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What Every Importer Should Know About Overweight Containers

Weight loss is a huge business. In 2014 global sales numbers weighed in at more than $148.1 billion. However, there is an entirely different weight issue that importers should think about because this one could cost you in big ways. Overweight shipping containers may not be at the top of your list of potential shipping expense but there are good reasons to pay attention.Overweight shipping containers

Insurers estimate that 20 percent of all shipping containers are overweight. It’s true that not every overweight container is a hazard but the potential for accident is increased when containers are dangerously overloaded then improperly stacked on the vessel. Overweight container stacks can collapse during rough seas, resulting in injury to personnel and lost or damaged cargo. If cargo shifts during transit and requires re- stowage the result is a costly delay and additional expense for the importer. These hazards prompted the International Maritime Organization (IMO) to approve amendments to the International Safety of Life at Sea (SOLAS) rules which call for all containers to be weight certified before loading on board a vessel.

Overweight shipping containers become a different problem when they are transferred to a truck chassis for highway transport. Overweight trucks take a toll on US highways costing millions of dollars in taxpayer funds to repair. As a result, various federal, state and local regulations are in place to discourage the transport of overweight cargo on the highway.

So what can you the shipper do to avoid problems with overweight containers? You can start by verifying the container weight. This might seem like the most obvious thing to do, but it can be a challenge for importers or consignees in receipt of cargo that has been packed at origin. In general, the shipper tells the carrier or shipping line the container weight at the time of booking and most shipping lines will allow a 1-2 ton variance in weight without imposing a penalty. Clear communication with the shipper at origin and complete shipping documentation is a good place to begin.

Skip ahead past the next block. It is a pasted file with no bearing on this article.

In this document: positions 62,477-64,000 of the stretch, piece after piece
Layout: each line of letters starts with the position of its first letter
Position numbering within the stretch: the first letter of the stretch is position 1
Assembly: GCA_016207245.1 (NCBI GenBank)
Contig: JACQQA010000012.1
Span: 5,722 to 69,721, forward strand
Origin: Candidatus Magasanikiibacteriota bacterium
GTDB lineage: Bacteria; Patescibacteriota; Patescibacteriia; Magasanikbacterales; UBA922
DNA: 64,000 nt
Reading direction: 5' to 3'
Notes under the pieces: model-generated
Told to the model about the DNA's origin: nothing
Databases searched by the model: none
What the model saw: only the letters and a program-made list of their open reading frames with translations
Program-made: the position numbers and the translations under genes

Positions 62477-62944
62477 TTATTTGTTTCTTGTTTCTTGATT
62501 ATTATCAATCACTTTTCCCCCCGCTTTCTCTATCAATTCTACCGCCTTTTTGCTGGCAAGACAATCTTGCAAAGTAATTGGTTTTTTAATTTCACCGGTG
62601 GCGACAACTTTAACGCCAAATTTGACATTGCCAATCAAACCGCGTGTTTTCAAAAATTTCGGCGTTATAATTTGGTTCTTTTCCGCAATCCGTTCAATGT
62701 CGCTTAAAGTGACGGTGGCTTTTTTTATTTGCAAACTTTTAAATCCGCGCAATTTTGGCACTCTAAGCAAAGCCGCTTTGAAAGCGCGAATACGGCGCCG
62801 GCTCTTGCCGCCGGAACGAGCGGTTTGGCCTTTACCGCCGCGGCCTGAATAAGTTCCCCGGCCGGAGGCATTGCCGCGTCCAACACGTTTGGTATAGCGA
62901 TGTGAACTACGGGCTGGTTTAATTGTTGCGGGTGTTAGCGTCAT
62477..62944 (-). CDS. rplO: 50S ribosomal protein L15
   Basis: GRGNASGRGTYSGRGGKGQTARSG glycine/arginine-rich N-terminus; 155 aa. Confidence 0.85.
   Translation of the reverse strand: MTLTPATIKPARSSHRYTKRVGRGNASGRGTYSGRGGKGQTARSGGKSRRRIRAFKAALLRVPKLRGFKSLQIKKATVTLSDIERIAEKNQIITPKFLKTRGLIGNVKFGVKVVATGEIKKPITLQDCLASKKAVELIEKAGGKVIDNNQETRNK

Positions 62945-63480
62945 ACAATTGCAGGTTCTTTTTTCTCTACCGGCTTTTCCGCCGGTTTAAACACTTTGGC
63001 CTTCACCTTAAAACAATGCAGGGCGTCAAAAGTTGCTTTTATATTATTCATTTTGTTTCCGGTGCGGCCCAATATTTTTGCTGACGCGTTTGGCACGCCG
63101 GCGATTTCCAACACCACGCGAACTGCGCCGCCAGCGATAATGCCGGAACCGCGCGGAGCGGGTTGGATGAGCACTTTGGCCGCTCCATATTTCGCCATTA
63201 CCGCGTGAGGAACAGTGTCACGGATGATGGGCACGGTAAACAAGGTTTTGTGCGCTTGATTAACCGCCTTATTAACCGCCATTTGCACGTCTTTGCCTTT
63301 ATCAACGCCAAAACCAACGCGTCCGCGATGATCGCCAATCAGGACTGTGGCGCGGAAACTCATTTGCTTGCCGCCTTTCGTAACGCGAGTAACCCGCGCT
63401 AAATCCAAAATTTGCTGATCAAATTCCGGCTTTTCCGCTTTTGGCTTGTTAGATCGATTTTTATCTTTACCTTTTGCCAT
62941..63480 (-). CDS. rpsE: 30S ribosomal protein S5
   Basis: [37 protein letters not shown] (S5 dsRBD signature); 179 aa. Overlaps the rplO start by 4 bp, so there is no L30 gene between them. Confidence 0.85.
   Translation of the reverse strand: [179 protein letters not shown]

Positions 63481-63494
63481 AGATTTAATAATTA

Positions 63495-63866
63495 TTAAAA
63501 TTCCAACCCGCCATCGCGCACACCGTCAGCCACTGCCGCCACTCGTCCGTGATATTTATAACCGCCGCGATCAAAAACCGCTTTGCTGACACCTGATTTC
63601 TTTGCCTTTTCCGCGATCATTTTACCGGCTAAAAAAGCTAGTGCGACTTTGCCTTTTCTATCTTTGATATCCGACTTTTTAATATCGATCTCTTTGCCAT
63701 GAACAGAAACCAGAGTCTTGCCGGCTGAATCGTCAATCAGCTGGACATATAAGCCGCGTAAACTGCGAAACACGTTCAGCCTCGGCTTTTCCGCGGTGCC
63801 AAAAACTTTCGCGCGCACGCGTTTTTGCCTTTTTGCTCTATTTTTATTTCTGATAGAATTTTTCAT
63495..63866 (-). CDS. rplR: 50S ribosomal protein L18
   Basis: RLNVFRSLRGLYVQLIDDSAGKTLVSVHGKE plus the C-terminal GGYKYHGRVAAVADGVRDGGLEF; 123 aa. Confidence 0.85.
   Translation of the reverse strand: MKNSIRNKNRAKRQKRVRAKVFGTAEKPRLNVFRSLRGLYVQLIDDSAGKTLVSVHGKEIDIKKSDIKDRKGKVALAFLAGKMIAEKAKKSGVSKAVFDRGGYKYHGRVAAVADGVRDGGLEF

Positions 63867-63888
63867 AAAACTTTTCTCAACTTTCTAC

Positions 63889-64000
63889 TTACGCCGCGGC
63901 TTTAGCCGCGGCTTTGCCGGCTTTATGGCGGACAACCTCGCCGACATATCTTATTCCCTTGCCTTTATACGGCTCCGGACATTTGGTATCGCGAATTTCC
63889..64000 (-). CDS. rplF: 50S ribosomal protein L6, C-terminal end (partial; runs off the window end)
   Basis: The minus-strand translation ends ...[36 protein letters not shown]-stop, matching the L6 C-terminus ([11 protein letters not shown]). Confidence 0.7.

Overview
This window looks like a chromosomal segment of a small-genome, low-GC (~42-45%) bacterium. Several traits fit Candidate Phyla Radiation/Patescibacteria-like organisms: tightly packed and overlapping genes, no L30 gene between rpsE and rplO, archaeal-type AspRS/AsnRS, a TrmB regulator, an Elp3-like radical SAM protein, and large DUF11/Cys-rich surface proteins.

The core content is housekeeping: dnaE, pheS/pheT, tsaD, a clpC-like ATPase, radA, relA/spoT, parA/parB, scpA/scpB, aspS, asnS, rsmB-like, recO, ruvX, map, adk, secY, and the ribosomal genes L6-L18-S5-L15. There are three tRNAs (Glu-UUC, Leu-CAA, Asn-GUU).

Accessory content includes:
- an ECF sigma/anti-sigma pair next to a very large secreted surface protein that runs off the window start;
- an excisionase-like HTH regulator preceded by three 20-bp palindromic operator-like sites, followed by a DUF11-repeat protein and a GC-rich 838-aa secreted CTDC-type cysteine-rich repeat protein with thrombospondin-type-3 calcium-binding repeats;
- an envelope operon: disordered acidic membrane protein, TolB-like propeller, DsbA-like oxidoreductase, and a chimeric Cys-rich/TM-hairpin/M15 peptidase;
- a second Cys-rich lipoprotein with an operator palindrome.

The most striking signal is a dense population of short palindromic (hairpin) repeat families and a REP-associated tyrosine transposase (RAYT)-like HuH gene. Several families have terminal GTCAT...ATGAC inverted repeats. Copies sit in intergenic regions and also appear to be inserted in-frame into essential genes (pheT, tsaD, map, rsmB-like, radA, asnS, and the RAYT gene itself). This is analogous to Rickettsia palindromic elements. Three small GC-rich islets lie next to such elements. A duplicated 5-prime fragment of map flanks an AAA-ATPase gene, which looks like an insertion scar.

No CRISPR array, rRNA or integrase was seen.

If you are the importer or consignee it is important to talk to your logistics professional. When a trucker quotes a price to receive your goods at the port and then transport them to your facility, they must rely on the information provided on the bill of lading. Communicate with the vendor to determine whether or not they verify this information at the scale. If the weight is accurately recorded on your documentation the drayage company knows exactly what they are dealing with. Remember, if the paperwork accompanying your container isn’t correct you won’t know it unless the trucker verifies that information on a scale.

There are a number of potential overweight scenarios that can result in unexpected costs or delivery delay:

  • Additional charges from the drayage company for hauling containers found to be simply outside weight allowance.
  • A container could be so overweight it may require costly redistribution or trans-load which can delay an otherwise standard delivery. This is rare as limits across the board tend to prevent this type of overage from shipping. However it is possible when combining multiple suppliers into one container as the total weight is more fluid.
  • Remember that gross container weight isn’t the only factor. Local regulations may also limit the legal weight allowed per axle. It is possible for a container to be within the gross legal weight limit but overweight on an axle resulting in tri-axle or other special equipment charges.
  • A container requiring special equipment can also hinder receiving plans as special equipment may not be available for drop/pull deliveries required by some receiving warehouses. This can lead to unexpected costs or rescheduling if a receiving warehouse is not equipped for both live unload and drop/pull deliveries.

When it comes to avoiding the pitfalls of an overweight shipment, remember that knowing your state and local regulations is important. Attention to detail can prevent costly delay so pay attention to the paperwork; including the bill of lading, scale tickets, etc. and keep in mind that your freight forwarder is a good resource if you are not certain which local, regional or national regulations you must follow.

Download a .pdf Version of our Blog "What Every Importer Should Know  about Overweight Containers"

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